There's no shortage of things I wish I'd done differently. Did I really need to spend 18 pages unpacking the civil war then unfolding within the leftist Pacifica network? And when I was writing about the nonprofit stations the government herded off the air in the 1920s and '30s, I should have said more about another crackdown that happened around the same time: The same regulators who cleared away stations that didn't depend on ads also made life hell for small, independent outlets they deemed excessively commercial. (In 2005, happily, Clifford Doerksen's American Babel told that part of the story.)
But Rebels was fun to write, and its closing words feel even more resonant in 2021 than in 2001: "If there's also been an explosion of drivel, smut, and paranoia, so be it: at least it's our drivel, smut, and paranoia. These voices come unvarnished."
* * *
Even after Rebels came out, I kept walking that delicate line between journalism and activism. In 2003, five years after my visit to Radio Mutiny, I went back to Philadelphia to cover the annual convention of the National Association of Broadcasters (NAB).
The NAB had been urging the feds to crack down on the pirates, and the enmity was mutual. At the association's 2002 convention, members of the Prometheus Radio Project—an organization formed by some of the same folks who had launched Radio Mutiny—had slipped onto the trade-show floor and set up a stall as "Cheap Channel," a parody of the huge radio chain Clear Channel. There they invited browsers to subscribe to their automated "Digital ShlockJock system." ("Delight in the witty repartee, tailored to YOUR HOMETOWN, and delivered by warm 'human-sounding' voices.")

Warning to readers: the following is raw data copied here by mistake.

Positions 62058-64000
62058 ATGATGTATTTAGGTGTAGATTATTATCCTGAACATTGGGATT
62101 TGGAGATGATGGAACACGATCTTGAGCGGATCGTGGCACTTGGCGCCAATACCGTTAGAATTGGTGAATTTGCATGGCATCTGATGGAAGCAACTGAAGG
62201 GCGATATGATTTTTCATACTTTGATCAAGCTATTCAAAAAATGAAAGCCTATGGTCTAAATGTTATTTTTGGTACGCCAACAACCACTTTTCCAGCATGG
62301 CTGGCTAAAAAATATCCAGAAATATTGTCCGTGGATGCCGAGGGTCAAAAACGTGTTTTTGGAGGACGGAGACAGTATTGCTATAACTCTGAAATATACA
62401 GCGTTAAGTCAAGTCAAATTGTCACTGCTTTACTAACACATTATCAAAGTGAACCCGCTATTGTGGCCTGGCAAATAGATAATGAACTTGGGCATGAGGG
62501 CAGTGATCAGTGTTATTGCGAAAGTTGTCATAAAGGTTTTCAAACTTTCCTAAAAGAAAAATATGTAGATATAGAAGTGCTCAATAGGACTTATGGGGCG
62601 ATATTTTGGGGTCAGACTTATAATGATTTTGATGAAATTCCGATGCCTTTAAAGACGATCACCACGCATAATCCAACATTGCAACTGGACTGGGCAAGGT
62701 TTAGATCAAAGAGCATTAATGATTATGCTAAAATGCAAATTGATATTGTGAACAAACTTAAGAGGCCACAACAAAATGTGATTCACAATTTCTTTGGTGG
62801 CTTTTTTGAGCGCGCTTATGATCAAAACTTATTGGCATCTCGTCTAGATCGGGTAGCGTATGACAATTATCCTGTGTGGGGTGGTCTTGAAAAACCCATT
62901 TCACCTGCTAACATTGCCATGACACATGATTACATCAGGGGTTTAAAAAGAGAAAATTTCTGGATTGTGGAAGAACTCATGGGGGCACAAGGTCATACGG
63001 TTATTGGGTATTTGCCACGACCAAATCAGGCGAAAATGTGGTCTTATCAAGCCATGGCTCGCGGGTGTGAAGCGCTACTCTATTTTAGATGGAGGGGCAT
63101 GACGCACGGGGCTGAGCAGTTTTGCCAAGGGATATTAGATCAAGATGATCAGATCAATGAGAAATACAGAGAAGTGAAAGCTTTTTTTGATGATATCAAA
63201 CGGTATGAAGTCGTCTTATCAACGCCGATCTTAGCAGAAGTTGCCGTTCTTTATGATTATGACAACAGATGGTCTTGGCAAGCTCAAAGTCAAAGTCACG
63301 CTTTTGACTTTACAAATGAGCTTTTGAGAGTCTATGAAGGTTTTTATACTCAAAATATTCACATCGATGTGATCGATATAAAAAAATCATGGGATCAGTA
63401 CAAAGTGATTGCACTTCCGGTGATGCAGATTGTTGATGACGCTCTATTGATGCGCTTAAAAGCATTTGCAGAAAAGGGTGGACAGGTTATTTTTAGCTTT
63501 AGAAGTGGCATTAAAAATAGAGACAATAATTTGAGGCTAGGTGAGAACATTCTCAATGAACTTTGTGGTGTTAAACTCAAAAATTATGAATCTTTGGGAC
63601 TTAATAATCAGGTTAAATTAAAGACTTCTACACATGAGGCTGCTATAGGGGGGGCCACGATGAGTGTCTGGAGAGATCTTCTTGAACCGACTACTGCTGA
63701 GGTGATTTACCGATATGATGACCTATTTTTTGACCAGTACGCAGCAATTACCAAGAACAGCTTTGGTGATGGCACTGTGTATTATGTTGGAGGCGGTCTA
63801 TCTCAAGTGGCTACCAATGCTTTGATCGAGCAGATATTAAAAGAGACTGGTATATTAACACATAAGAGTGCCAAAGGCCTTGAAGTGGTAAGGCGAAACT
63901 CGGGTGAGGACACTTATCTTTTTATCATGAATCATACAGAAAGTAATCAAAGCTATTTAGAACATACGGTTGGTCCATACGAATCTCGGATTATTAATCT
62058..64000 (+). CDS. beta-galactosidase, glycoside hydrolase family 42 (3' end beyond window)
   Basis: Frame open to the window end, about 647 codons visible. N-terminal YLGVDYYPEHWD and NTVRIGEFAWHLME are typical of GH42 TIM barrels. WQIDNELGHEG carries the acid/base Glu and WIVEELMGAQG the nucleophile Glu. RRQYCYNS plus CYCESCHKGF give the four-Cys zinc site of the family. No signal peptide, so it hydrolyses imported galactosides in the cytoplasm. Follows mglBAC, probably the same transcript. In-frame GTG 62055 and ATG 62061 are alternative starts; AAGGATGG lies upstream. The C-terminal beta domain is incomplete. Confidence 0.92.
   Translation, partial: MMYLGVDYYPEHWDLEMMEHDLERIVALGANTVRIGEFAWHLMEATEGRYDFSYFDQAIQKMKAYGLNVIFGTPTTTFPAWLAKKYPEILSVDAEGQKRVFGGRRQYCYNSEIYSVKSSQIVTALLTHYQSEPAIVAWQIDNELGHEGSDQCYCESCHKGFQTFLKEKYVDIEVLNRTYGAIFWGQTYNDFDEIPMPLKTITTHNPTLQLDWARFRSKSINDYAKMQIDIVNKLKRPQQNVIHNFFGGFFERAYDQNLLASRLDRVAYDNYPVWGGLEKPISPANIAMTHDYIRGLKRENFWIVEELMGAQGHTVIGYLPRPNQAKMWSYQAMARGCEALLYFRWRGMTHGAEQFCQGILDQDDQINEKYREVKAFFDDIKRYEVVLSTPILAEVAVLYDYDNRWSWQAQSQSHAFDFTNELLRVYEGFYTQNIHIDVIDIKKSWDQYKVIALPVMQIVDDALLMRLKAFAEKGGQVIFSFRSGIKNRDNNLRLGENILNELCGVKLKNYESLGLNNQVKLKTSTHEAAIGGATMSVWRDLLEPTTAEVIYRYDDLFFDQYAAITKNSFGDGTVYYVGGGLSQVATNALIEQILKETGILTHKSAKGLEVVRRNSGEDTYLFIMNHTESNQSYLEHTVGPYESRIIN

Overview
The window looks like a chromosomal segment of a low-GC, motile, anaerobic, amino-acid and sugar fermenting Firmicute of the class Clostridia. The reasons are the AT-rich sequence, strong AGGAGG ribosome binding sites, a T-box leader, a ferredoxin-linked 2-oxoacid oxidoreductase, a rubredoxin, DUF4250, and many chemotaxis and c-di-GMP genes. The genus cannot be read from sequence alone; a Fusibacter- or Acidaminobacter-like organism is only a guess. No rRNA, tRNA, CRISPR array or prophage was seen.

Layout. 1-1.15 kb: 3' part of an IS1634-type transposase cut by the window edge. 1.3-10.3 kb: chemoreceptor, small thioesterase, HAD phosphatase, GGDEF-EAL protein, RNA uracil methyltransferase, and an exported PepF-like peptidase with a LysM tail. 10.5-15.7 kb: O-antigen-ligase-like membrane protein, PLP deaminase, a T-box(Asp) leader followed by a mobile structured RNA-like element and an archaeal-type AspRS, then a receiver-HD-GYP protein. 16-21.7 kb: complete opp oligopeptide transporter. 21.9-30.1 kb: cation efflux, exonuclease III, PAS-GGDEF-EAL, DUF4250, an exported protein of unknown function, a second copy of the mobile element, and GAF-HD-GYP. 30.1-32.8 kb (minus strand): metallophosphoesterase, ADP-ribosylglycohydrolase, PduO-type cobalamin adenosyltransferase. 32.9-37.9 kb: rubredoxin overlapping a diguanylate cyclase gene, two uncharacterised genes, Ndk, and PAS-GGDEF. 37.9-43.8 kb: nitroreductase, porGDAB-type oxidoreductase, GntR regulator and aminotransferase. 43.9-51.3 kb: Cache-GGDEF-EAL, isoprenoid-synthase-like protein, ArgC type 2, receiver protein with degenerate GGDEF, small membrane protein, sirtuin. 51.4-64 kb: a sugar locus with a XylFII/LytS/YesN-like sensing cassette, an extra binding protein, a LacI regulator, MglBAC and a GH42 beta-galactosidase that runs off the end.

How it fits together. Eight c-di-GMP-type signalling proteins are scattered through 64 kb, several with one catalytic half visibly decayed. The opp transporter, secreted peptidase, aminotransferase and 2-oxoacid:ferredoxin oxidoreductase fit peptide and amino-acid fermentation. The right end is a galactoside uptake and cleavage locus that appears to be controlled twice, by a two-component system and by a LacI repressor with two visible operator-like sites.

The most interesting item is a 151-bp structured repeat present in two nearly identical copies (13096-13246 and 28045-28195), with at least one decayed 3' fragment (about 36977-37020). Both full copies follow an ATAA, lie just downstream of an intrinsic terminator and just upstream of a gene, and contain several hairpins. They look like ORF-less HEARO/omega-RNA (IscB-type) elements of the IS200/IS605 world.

Now reporters from several low-power radio operations were requesting press credentials for the Philadelphia convention—and they were doing it via the Prometheus Radio Project. What's more, the person putting in the request was the ringleader behind the Cheap Channel prank. Unsure if this was another trick, the NAB decided the thing to do was to contact me. I don't remember the caller's exact words, but it boiled down to: "You criticize us all the time, but we know you're an actual reporter. Do you happen to know if these people are real reporters too? Are they planning to punk us?"
Well, I ain't no snitch but I'm willing to be a diplomat. I said I hadn't heard anything, which was true, and then I rang up the Cheap Channel prankster and told her about the call I'd just fielded. If Prometheus wanted to reassure the NAB, I said, I'd be happy to relay the message. If it preferred to stay mum, I'd keep out of it. Just don't ask me to lie.
She told me these really were legitimate reporters, I passed along the news, they got their credentials, and they covered the event. The only person on the request list who was barred was the prankster herself. As I collected my own press badge at the entrance to the convention hall, the lady handing them out lowered her voice and thanked me for my help.
After the convention ended, the prankster told me something in a low voice too. "I had a plan to slip in and do another stunt," she confessed, "but I didn't want to make you look bad." There go those blurred lines again.